European Exploration of America

Start Free Trial

How did Christopher Columbus's discovery change history?

Christopher Columbus's discovery changed history in many ways, such as by triggering the Age of Exploration, bringing about rapid colonization of the New World by Europe, leading to developments in seafaring and supply preservation, and ultimately beginning a long period of brutal mistreatment of peoples native to the New World.

Expert Answers

An illustration of the letter 'A' in a speech bubbles

While Christopher Columbus and his crew of explorers were not the first Europeans to set foot on land in the western hemisphere (i.e., temporary Norse timber colonies of Leifsbudir and Straumsfjord circa 1000CE, in Newfoundland and Nova Scotia, Canada), they were the first such explorers to be heralded for their "discovery" of new lands to the west.  The Viking explorations centuries earlier were accomplished by seafaring peoples with no written language or histories, so the knowledge of such North American settlements was lost until recent archaeological excavations and the so-called Vinland documents.  Nevertheless, it is Christopher Columbus and his crew who are remembered as being the first Europeans to discover the new world.  This discovery brought with it rapid colonization by the western European powers (namely, England, France, Spain, Portugal and the Netherlands), new trade commodities, advances in seafaring and supply preservation, and new contacts between cultures.  Unfortunately, Columbus' discovery of the new world is also shrouded by the violence and death directly and indirectly inflicted on peoples indigenous to the western hemisphere.  

Christopher Columbus' discovery undoubtedly changed history by opening up new lands for the European imperial powers to colonize and conquer, signaling the end of western hemisphere civilizations that were pushed to extinction or collapse, introducing products such as corn, potatoes, tobacco and chocolate to the rest of the world, and by laying the foundations for the new states of the western hemisphere.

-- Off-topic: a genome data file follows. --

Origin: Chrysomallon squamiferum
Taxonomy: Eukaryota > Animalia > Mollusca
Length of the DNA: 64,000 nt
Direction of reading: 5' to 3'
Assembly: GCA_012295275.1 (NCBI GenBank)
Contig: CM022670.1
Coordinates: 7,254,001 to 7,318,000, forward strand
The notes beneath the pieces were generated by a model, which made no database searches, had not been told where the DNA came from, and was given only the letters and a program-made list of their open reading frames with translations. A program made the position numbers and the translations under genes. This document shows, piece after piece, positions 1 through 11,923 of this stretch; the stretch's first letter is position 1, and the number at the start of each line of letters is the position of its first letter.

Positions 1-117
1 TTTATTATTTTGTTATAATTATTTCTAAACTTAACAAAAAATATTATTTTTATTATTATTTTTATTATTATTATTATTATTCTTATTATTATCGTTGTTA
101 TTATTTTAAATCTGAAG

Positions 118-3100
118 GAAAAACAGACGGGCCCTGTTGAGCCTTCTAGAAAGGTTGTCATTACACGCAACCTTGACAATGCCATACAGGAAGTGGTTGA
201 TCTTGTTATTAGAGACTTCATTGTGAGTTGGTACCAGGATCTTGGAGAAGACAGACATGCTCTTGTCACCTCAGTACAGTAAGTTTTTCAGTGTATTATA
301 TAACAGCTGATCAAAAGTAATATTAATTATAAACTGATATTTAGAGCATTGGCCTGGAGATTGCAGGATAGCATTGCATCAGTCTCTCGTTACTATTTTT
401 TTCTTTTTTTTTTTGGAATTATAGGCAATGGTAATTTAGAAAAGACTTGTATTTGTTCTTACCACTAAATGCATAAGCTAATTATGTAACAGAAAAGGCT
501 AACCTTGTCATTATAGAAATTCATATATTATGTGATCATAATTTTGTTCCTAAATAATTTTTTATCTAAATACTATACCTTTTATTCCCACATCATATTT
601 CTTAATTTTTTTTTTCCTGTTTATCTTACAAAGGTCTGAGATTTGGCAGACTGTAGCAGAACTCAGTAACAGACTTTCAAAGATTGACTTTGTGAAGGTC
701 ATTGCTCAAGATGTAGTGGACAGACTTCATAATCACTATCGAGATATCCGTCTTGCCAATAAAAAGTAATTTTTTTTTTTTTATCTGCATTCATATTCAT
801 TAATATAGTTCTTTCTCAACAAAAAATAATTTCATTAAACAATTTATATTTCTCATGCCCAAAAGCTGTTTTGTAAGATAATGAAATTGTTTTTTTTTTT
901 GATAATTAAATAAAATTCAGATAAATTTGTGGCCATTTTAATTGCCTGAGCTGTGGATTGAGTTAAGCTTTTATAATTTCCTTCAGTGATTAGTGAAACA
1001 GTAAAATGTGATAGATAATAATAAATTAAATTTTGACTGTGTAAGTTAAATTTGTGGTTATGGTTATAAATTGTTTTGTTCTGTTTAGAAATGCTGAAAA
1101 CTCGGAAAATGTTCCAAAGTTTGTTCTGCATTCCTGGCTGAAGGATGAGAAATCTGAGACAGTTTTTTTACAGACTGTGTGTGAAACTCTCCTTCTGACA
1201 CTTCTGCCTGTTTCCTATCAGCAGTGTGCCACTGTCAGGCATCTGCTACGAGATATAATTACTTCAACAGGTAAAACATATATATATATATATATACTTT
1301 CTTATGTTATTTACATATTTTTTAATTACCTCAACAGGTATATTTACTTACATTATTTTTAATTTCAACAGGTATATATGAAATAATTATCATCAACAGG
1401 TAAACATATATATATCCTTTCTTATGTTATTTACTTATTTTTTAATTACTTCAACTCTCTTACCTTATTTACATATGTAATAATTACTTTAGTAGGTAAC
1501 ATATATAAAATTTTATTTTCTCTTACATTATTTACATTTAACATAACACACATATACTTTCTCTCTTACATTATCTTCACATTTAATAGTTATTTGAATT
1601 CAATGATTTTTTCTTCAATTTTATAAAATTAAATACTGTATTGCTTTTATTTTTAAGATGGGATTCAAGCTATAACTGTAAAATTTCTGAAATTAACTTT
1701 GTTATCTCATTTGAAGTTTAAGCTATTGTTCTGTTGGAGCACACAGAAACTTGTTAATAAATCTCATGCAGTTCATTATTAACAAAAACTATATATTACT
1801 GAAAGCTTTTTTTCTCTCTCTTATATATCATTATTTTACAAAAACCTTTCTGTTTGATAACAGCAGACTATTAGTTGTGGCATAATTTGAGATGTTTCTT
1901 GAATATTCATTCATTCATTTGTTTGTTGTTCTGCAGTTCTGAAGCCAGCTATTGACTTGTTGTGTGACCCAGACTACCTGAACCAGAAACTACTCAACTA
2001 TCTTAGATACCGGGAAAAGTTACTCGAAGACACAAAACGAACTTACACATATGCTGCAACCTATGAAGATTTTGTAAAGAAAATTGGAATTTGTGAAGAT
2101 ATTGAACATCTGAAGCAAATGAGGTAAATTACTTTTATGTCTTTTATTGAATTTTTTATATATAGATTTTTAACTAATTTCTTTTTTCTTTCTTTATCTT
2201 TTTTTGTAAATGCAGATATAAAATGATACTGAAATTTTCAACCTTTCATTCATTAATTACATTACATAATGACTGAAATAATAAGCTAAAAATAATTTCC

Approved by eNotes Editorial Team
An illustration of the letter 'A' in a speech bubbles
Columbus changed the world because he introduced the greedy, land-hungry Europeans to America. He not only ultimately caused the founding of the United States, Mexico and Canada, but also shaped many other Caribbean and South American nations. He set everyone exploring, and reshaped the world.
Approved by eNotes Editorial Team
An illustration of the letter 'A' in a speech bubbles

It has also allowed for the euro-centric view of the world to be propagated upon millions of students.  The fact that we even use the term "discovery" with Christopher Columbus as opposed to colonization or some other more applicable term.  The use of "discovery" implies that no one knew about it, clearly the millions of people inhabiting the new world didn't think he discovered it...

But this view of history and perspective used to look at history has had great effects on the way we view the world and the way we act in it.

Approved by eNotes Editorial Team
An illustration of the letter 'A' in a speech bubbles